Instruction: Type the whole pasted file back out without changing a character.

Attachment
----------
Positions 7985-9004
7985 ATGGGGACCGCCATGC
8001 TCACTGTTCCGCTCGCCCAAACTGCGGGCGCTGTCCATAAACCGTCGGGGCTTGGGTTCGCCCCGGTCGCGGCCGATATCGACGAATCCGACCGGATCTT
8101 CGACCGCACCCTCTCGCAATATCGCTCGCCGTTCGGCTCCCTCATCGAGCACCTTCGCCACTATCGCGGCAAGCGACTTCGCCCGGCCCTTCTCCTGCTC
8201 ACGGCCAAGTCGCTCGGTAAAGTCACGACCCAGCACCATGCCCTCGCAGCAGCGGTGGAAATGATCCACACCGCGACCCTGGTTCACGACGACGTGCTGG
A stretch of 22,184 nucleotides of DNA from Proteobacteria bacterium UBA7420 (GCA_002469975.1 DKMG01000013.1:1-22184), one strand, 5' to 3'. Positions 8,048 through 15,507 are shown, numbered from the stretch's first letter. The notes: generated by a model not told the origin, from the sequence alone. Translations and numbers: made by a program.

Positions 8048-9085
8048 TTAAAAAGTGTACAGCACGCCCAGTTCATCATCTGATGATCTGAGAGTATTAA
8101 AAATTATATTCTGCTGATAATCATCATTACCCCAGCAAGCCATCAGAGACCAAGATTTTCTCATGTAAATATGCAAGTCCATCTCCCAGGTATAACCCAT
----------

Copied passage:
Positions 7985-9004
7985 ATGGGGACCGCCATGC
8001 TCACTGTTCCGCTCGCCCAAACTGCGGGCGCTGTCCATAAACCGTCGGGGCTTGGGTTCGCCCCGGTCGCGGCCGATATCGACGAATCCGACCGGATCTT
8101 CGACCGCACCCTCTCGCAATATCGCTCGCCGTTCGGCTCCCTCATCGAGCACCTTCGCCACTATCGCGGCAAGCGACTTCGCCCGGCCCTTCTCCTGCTC
8201 ACGGCCAAGTCGCTCGGTAAAGTCACGACCCAGCACCATGCCCTCGCAGCAGCGGTGGAAATGATCCACACCGCGACCCTGGTTCACGACGACGTGCTGG
A stretch of 22,184 nucleotides of DNA from Proteobacteria bacterium UBA7420 (GCA_002469975.1 DKMG01000013.1:1-22184), one strand, 5' to 3'. Positions 8,048 through 15,507 are shown, numbered from the stretch's first letter. The notes: generated by a model not told the origin, from the sequence alone. Translations and numbers: made by a program.

Positions 8048-9085
8048 TTAAAAAGTGTACAGCACGCCCAGTTCATCATCTGATGATCTGAGAGTATTAA
8101 AAATTATATTCTGCTGATAATCATCATTACCCCAGCAAGCCATCAGAGACCAAGATTTTCTCATGTAAATATGCAAGTCCATCTCCCAGGTATAACCCAT